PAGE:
Friday, May 07, 2010

random matrix theory

NewScientist | SUPPOSE we had a theory that could explain everything. Not just atoms and quarks but aspects of our everyday lives too. Sound impossible? Perhaps not.

It's all part of the recent explosion of work in an area of physics known as random matrix theory. Originally developed more than 50 years ago to describe the energy levels of atomic nuclei, the theory is turning up in everything from inflation rates to the behaviour of solids. So much so that many researchers believe that it points to some kind of deep pattern in nature that we don't yet understand. "It really does feel like the ideas of random matrix theory are somehow buried deep in the heart of nature," says electrical engineer Raj Nadakuditi of the University of Michigan, Ann Arbor.

All of this, oddly enough, emerged from an effort to turn physicists' ignorance into an advantage. In 1956, when we knew very little about the internal workings of large, complex atomic nuclei, such as uranium, the Hungarian physicist Eugene Wigner suggested simply guessing.

Quantum theory tells us that atomic nuclei have many discrete energy levels, like unevenly spaced rungs on a ladder. To calculate the spacing between each of the rungs, you would need to know the myriad possible ways the nucleus can hop from one to another, and the probabilities for those events to happen. Wigner didn't know, so instead he picked numbers at random for the probabilities and arranged them in a square array called a matrix.

The matrix was a neat way to express the many connections between the different rungs. It also allowed Wigner to exploit the powerful mathematics of matrices in order to make predictions about the energy levels.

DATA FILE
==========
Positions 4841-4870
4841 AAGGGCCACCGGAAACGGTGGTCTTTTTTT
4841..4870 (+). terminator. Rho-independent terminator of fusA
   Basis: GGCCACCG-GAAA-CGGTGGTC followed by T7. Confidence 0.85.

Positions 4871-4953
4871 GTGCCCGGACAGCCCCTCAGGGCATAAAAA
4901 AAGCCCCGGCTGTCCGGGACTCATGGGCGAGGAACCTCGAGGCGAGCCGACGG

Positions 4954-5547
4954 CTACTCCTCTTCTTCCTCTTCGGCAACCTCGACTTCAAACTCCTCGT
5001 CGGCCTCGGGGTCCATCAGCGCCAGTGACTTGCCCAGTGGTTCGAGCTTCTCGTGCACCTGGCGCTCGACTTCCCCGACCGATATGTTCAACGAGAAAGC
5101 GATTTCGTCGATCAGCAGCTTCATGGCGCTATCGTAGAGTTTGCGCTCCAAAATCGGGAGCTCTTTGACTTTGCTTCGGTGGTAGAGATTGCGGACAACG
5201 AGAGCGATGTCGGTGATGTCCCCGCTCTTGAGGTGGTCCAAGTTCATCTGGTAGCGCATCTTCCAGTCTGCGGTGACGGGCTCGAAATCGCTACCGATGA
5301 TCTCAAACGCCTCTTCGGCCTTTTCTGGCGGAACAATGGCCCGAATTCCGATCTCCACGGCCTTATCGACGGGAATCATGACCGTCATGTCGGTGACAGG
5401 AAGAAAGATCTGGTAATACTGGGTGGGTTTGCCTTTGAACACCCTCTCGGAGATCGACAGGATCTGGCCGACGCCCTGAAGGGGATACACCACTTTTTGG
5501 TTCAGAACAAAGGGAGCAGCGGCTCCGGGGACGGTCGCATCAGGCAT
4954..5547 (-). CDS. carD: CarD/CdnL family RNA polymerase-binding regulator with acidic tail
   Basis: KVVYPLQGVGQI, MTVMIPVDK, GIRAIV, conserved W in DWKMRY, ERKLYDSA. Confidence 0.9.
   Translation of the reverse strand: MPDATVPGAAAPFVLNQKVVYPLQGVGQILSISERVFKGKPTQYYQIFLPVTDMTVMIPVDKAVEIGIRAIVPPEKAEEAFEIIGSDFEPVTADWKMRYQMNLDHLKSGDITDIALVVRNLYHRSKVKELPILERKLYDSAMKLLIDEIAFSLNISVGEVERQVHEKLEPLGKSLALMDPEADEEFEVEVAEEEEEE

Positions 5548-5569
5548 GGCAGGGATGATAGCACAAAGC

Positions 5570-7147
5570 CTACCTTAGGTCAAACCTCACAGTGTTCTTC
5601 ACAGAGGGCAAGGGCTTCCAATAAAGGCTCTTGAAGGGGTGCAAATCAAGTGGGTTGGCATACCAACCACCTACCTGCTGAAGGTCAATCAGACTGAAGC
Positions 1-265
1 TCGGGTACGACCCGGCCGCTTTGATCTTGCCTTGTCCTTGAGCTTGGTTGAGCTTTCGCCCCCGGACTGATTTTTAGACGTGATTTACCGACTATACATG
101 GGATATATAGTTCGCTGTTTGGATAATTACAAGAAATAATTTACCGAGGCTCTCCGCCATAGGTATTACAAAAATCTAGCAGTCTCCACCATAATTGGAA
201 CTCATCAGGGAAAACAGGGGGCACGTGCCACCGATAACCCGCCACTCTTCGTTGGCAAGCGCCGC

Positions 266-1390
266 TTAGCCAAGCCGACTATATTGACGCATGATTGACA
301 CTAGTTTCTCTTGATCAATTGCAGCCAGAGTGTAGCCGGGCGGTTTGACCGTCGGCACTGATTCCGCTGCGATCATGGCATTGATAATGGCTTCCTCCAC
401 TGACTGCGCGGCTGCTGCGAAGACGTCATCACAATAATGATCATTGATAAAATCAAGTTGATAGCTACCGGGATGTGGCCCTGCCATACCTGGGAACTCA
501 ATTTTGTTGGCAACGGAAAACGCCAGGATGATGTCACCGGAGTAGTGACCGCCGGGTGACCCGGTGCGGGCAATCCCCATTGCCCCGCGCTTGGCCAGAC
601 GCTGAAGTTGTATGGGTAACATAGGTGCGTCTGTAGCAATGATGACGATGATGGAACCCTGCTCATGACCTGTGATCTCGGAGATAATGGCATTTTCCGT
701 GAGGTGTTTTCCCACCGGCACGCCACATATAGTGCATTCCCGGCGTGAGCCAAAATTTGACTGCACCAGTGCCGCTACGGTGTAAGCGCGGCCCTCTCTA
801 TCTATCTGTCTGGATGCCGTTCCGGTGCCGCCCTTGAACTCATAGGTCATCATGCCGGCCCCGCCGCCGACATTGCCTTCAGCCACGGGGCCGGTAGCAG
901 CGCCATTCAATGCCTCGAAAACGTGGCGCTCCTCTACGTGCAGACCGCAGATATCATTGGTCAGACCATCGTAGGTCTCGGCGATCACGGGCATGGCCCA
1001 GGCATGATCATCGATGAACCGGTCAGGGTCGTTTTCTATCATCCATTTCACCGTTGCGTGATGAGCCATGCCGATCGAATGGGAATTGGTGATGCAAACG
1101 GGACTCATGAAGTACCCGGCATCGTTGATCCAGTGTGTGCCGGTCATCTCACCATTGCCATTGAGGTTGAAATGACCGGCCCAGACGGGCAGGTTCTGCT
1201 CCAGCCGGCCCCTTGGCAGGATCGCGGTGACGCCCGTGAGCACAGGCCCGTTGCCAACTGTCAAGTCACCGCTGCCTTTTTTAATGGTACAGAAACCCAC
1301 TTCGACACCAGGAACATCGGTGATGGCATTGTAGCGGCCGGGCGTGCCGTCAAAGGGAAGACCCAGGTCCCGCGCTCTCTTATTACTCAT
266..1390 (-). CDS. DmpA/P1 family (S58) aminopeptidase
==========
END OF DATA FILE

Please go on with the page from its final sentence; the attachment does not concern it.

Bizarrely, he found this simple approach enabled him to work out the likelihood that any one level would have others nearby, in the absence of any real knowledge. Wigner's results, worked out in a few lines of algebra, were far more useful than anyone could have expected, and experiments over the next few years showed a remarkably close fit to his predictions. Why they work, though, remains a mystery even today.

What is most remarkable, though, is how Wigner's idea has been used since then. It can be applied to a host of problems involving many interlinked variables whose connections can be represented as a random matrix.

The first discovery of a link between Wigner's idea and something completely unrelated to nuclear physics came about after a chance meeting in the early 1970s between British physicist Freeman Dyson and American mathematician Hugh Montgomery.

Montgomery had been exploring one of the most famous functions in mathematics, the Riemann zeta function, which holds the key to finding prime numbers. These are numbers, like 2, 3, 5 and 7, that are only divisible by themselves and 1. They hold a special place in mathematics because every integer greater than 1 can be built from them. Fist tap Dale.